It is important to target the corrugator muscle while injecting botulinum toxin. In our case, we mix BTXA (Hanall pharmaceuticals) with 2.5 cc saline to make 100 units, then make 4 unit per 0.1 cc and then inject 4 units per injection point (dosage required for each part is shown in Fig. 3). We use a 60° angle and advance the needle until the bone is gently contacted. (It is different for each operator. Some operator use less than 45° and some use 90°. Choosing the degree angle is a matter of operator’s preference. Even though we randomly set the criteria for choosing the degree angle, as a matter of fact, there is a difference in the extent of diffusion depending on the degree angle.) After inserting the needle and checking the exact area, inject slightly upward direction. To reduce the effect on glabellar lines of orbicularis oculi and to cause complete paralysis of the corrugator muscle, inject 1 cm away from the orbital bony rim at the midpupillary line of the eyes. When we classify the patients based on the types of wrinkles, i.e., shallow lines, deep lines stretchable with hands, and permanent deep creases, you do not have to adjust the dose of botulinum toxin for shallow lines, but if there is a case where the patient does not want a big change in his impression, you may reduce the dose as required. Inject with 50% dose into the insufficient area after a week or two for deep lines that are stretchable with hand [11, 12].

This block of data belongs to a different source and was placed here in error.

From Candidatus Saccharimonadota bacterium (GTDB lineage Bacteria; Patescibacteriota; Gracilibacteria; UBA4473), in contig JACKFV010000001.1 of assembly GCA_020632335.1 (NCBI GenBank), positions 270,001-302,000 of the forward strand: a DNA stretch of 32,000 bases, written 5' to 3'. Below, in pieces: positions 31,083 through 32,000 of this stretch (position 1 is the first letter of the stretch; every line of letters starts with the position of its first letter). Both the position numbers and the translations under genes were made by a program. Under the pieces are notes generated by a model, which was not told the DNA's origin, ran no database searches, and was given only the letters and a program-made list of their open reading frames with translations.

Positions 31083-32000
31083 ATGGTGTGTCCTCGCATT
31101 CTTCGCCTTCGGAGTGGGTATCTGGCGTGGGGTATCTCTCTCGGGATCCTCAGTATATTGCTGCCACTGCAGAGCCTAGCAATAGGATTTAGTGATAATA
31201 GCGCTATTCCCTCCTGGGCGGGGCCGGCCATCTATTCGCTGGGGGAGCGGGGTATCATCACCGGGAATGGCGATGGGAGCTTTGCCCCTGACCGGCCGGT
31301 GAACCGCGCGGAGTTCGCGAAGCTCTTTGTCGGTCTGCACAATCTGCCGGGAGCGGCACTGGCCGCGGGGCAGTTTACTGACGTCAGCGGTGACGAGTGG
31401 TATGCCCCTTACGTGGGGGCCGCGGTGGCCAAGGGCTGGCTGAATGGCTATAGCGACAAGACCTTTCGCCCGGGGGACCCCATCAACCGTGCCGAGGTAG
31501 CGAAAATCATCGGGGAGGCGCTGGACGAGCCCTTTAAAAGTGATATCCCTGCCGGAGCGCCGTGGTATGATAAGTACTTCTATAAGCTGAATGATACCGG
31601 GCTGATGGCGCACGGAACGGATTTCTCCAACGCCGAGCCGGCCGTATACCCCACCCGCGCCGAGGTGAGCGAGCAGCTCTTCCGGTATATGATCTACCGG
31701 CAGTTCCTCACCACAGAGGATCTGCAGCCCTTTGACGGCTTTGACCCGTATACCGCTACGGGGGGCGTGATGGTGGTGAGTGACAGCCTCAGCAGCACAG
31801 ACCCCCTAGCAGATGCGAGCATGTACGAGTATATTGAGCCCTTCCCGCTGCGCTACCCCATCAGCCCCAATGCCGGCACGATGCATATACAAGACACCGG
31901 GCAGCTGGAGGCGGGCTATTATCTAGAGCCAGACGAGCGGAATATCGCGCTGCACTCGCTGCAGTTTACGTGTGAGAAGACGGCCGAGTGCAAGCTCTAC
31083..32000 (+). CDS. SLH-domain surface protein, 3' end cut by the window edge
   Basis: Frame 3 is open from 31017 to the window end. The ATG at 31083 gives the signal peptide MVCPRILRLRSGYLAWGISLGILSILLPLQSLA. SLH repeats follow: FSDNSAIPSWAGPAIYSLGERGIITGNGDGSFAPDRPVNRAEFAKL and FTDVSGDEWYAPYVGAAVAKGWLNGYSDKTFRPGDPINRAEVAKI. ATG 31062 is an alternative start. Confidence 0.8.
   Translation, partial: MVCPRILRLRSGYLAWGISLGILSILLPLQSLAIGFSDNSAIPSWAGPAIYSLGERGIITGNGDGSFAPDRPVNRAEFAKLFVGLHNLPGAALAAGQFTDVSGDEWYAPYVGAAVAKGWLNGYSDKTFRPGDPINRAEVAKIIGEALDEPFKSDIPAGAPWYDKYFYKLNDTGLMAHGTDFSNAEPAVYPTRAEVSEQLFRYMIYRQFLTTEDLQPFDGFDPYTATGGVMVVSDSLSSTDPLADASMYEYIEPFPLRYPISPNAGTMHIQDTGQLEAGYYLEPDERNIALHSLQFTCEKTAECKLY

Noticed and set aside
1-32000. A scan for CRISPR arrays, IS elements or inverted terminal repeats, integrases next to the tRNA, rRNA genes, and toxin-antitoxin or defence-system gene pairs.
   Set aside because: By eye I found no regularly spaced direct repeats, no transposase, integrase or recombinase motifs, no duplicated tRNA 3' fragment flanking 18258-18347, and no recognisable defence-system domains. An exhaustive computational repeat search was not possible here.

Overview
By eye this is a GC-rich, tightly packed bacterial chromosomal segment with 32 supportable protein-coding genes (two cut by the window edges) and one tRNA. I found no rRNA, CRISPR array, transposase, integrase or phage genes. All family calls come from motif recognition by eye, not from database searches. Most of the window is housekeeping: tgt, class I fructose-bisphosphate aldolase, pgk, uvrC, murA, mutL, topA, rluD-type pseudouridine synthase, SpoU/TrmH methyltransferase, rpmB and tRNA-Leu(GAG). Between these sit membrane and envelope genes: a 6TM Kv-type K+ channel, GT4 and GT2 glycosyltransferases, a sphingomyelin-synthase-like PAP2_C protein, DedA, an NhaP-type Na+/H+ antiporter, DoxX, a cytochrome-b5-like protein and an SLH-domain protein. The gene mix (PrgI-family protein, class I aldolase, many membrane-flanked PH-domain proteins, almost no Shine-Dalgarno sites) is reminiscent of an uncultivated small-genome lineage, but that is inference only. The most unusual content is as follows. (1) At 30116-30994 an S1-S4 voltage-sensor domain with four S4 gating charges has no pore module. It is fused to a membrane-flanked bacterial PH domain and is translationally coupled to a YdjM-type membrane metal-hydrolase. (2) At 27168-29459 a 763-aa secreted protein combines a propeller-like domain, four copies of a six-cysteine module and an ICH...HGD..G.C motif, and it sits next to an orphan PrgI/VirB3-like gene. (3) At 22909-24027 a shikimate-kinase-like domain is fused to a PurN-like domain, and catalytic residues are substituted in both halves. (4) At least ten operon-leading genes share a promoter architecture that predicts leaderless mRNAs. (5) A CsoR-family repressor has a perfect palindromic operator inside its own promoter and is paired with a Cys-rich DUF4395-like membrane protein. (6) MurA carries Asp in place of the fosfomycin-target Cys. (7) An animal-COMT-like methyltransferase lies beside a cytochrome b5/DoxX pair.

Lastly, you may consider using fillers after injecting with 50% of the dose into the insufficient area after a week or two for the case of permanent deep creases. The patient should be aware of additional use of fillers.
Carruthers had reported that he had given additional injections to paralyze the orbicularis on the inner side of the corrugator muscle, located 1 cm above the orbital bony rim. This is why we must pre-determine the location to give an additional injection into the deficient area in a week to 2 weeks .
While there are not many side effects from its use, upper eyelid ptosis may be the worst side effect. It is caused by partial paralysis of the levator palpebrae superioris that resolves after 2–4 weeks. To minimize side effects, it is important not to touch or press the injection site to prevent excessive diffusion of botulinum toxin around the eyes. Also, the patient should not lie down for 2–3 h right after the injection. The operator may reduce the dose as much as possible and must keep in mind that he would not inject botulinum toxin into the area below the eyebrows exterior to the internal canthus [9, 10]
Treatment effect of glabellar lines with botulinum toxin will appear 3–4 days after the injection, and you can expect the significant effect only after 10 days of injection. Generally, after a week or two, you should decide whether the additional injection is required.